This year, we offer you a concentrated festival comprising, almost entirely, of original productions that will flood the imagination with additional, possible realities. A festival that curates reality through meticulously produced artworks, expands your mind and also tries, wherever possible, to influence that reality in return. During the three weeks of Mekudeshet 2018—and actually at any given moment—we try to go back to our roots, to the spring or the heart of the city, and to call on everyone who believes—no matter what—to come to Jerusalem, to come find what is sacred for them, to come in peace.Tongues of Fire
Original production—especially for Mekudeshet
Wednesday, August 15, YMCA. Doors open: 6:00pm / Performance begins: 7:00pm
Thursday, August 16, YMCA. Doors open: 9:30pm / Performance begins: 10:15pm
While gracing the most prestigious stages from New York to London, and serving as the musical director for the Jerusalem Jazz Festival, it was on the beaches of Goa that trumpeter Avishai Cohen found meaning, inspiration and serenity, and it's there that he lives with his family in recent years. His new and intriguing composition weaves together the different worlds that make up his world, and combines rich jazz and the ancient classical traditions of Indian music.
Cohen’s permanent band, one of the most prominent of Israel’s jazz elite that has conquered the New York scene, is adding three Indian masters to its lineup, each of whom descends from a respected musical dynasty. Together, they are creating a shared language that bridges gaps and ties up all loose ends.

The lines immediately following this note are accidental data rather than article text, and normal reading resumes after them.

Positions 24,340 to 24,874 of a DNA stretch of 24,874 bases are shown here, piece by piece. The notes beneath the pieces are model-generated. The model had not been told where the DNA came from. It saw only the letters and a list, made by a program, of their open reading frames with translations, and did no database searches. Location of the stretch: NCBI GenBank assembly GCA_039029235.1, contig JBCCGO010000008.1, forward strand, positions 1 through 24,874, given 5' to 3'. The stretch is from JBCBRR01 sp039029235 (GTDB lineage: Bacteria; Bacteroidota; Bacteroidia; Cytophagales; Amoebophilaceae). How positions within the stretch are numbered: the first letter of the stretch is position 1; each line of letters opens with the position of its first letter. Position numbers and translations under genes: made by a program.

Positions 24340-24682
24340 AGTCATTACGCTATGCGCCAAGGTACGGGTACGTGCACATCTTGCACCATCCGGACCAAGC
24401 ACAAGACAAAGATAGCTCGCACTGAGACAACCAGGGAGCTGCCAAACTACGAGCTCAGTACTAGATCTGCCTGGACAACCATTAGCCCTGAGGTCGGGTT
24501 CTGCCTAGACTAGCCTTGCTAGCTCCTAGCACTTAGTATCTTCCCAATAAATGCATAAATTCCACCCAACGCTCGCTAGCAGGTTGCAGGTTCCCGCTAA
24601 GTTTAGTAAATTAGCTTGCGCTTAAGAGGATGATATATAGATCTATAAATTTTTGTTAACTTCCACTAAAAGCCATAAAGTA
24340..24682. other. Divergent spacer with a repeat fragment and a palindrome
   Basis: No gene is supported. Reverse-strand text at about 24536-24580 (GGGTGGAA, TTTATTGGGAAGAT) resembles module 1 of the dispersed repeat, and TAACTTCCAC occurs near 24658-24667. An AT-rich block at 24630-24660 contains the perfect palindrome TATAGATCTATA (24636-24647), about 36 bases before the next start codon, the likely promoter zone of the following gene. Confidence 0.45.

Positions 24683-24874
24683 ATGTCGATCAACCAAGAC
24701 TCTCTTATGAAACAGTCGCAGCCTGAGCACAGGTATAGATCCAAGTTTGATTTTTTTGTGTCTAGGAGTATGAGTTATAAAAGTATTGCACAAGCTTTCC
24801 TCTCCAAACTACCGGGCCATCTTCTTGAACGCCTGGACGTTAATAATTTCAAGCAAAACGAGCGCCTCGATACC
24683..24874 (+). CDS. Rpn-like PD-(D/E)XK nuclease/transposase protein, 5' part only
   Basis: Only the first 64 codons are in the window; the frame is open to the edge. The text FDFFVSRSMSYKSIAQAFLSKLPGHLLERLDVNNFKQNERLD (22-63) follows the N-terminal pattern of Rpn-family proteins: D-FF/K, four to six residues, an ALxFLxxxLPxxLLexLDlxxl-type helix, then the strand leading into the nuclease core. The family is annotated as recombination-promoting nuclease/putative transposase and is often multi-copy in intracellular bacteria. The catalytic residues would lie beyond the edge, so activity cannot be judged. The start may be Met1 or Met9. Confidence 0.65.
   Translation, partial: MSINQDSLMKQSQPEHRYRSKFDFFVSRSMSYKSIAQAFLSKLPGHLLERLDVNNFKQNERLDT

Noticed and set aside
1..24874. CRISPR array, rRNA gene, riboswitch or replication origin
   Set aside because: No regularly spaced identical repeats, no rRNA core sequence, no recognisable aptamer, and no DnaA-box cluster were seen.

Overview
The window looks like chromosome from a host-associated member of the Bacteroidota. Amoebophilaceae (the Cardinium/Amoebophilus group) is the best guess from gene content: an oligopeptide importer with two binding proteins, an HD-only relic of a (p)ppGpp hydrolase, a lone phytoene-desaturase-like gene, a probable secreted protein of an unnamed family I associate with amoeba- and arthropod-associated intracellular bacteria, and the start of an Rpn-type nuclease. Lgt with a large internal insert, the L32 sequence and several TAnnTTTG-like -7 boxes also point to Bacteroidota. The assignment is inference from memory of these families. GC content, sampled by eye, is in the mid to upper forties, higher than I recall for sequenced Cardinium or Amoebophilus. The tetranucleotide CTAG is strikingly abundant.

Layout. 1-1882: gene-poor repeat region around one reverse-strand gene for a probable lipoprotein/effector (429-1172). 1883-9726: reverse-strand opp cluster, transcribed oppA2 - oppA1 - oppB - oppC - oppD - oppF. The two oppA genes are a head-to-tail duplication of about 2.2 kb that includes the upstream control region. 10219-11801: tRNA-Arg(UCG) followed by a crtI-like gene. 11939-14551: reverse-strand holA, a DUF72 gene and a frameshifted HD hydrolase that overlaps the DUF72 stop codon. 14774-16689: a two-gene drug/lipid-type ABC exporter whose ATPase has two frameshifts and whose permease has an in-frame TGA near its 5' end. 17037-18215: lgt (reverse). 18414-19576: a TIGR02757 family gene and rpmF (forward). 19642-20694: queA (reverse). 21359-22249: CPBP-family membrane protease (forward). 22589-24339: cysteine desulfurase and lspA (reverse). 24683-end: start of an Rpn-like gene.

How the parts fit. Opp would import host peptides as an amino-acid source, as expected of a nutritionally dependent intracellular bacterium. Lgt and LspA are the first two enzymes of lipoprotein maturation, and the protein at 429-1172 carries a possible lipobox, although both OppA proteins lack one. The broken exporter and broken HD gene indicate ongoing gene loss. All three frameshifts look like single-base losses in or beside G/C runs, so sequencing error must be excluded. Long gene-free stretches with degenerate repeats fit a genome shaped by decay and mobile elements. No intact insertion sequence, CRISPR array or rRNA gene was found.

Alongside the trumpet, piano, bass and drums, the YMCA’s enchanted stage will give pride of place to the sarangi (an ancient string instrument from North India), the bansuri (a traditional bamboo flute), and, of course, the tabla (a percussion instrument that is synonymous with classical Indian music). The ensemble will delve into a deep contemplative state that is part wistful and part energetic with an overarching theme of compassion, inclusiveness and acceptance. Meditation, which is an fundamental concept in both Indian culture and jazz, will be also make its way into this fascinating meeting of artists from different backgrounds and distant shores who celebrate a love of music and humanity together.
Sabir Khan - sarangi
Rakesh Chaurasia - bansuri
Satyajit Talwalkar - percussion